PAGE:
Garth Brooks will come out of retirement with a solo acoustic show to begin Dec. 11 at the Encore Theater at Wynn Las Vegas. Brooks and Steve Wynn, chairman of the board and CEO of Wynn Resorts, revealed the series of special engagements during a Thursday afternoon (Oct. 15) press conference at the hotel and casino in Las Vegas.
Brooks will be performing one show on Fridays, two on Saturdays and one on Sunday. Wynn is providing a private jet for Brooks to commute from his Oklahoma home where he lives with his three daughters and his wife, singer Trisha Yearwood. The five-year deal calls for Brooks to perform only during specific weeks each year to be announced on a quarterly basis. Tickets are priced at $125 and will go on sale Oct. 24 for the first five weekends. The specific dates are Dec. 11-13, Jan. 1-3 and 22-24 and Feb. 12-14 and 26-28.
Brooks has only played a handful of concerts since retiring in 2001. His engagement at Wynn Las Vegas evolved from a series of conversations he had with Wynn. He eventually performed an informal concert in the theater for several of Wynn's friends and special guests, including Bette Midler. Afterwards, Wynn broached the possibility of Brooks performing an extended engagement.
"He said it was something he thought people should hear," Brooks said. "That was sweet. I told him he couldn't afford me." He then added, "I was wrong."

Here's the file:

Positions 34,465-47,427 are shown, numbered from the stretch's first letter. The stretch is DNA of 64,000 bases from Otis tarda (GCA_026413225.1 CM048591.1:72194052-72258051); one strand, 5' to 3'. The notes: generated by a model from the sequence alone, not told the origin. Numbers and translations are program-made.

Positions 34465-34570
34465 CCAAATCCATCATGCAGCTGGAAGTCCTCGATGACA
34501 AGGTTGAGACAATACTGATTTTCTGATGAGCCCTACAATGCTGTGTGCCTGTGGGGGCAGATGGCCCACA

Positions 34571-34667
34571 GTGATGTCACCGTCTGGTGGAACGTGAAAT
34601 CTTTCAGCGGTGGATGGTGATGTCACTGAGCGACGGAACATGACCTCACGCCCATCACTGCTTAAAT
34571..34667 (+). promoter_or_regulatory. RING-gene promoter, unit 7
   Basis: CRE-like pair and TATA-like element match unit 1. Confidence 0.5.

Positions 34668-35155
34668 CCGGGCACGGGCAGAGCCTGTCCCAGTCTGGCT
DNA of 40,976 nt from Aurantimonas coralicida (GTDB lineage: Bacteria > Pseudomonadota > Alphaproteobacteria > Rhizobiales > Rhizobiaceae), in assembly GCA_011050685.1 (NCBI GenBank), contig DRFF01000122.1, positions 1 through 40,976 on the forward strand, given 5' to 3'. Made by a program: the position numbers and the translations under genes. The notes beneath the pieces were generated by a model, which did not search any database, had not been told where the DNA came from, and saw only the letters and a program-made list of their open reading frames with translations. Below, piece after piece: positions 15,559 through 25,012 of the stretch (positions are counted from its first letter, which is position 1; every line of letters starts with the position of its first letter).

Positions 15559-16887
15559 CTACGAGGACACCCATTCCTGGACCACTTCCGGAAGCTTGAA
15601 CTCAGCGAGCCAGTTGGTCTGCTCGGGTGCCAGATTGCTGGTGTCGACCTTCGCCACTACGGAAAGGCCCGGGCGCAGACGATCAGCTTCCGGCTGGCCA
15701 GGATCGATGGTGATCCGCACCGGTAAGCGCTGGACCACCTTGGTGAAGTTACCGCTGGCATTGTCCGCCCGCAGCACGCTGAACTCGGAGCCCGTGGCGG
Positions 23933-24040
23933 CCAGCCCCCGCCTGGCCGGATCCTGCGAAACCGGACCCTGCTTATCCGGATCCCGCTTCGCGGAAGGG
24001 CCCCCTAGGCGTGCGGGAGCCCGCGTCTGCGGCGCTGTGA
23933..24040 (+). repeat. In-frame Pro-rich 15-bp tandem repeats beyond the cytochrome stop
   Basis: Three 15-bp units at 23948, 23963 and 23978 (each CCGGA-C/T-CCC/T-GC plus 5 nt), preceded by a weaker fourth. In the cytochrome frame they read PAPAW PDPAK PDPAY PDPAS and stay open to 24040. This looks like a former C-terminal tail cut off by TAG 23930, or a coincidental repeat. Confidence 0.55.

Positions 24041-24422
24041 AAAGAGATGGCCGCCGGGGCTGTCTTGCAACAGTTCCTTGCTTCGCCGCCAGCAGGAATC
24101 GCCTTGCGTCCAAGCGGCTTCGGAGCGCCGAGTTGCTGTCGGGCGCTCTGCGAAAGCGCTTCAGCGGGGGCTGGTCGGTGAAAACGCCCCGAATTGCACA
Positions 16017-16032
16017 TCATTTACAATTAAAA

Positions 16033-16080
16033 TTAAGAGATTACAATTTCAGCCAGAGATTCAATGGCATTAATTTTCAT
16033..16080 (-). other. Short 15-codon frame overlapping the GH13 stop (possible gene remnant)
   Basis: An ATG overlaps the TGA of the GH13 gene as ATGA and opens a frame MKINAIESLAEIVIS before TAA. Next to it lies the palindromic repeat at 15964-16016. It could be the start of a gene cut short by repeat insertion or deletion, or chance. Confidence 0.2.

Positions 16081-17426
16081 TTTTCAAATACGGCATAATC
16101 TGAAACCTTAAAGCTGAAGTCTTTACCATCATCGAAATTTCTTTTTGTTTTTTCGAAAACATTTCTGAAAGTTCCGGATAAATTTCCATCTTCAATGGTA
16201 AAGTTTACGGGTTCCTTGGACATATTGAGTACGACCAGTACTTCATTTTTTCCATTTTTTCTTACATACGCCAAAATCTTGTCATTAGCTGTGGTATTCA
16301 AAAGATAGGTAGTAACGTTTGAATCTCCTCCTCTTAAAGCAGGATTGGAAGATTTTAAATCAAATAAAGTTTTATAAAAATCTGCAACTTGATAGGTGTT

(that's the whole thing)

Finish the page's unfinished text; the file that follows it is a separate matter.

Brooks reiterated his desire to spend as much time as possible with his daughters, who are now aged 13, 15 and 17.
"I am a fortunate guy that has got to live his life playing music for people, and the people have always taken care of me," he said. "In 2001, I announced my retirement to go home and raise our kids in Oklahoma. When Steve Wynn approached me about playing, he did something different than anybody else had. He didn't throw money at me."
Instead, Brooks said, Wynn understood the desire to devote time to his family.
"Every argument you ever had of why you didn't do this, he had an answer for," he said.
Brooks concerts are expected to run 90 minutes and will occasionally include special guest performers.
"It's a one-man show, so there's going to be a lot of disappointment after that first weekend," he joked. "Coming out and just playing -- just me and a guitar -- takes me back to the first days I got to play. I was lucky enough to do a place called Wild Willie's Saloon in Stillwater, Okla, before I moved to Nashville and started touring. That's what this is going to be for me. It's a chance to slowly get back into it to see what people like, what they don't like. It's going to be very intimate."
Brooks says he's especially looking forward to performing regularly at the Encore Theater.
"I'm always in buildings that are built for sports," he said. "I love sports, and I feel lucky to have arenas and stadiums. But I've never played in a place built for sound like this. When I hear myself, I go, 'Who the hell is that?' It's a beautiful hall."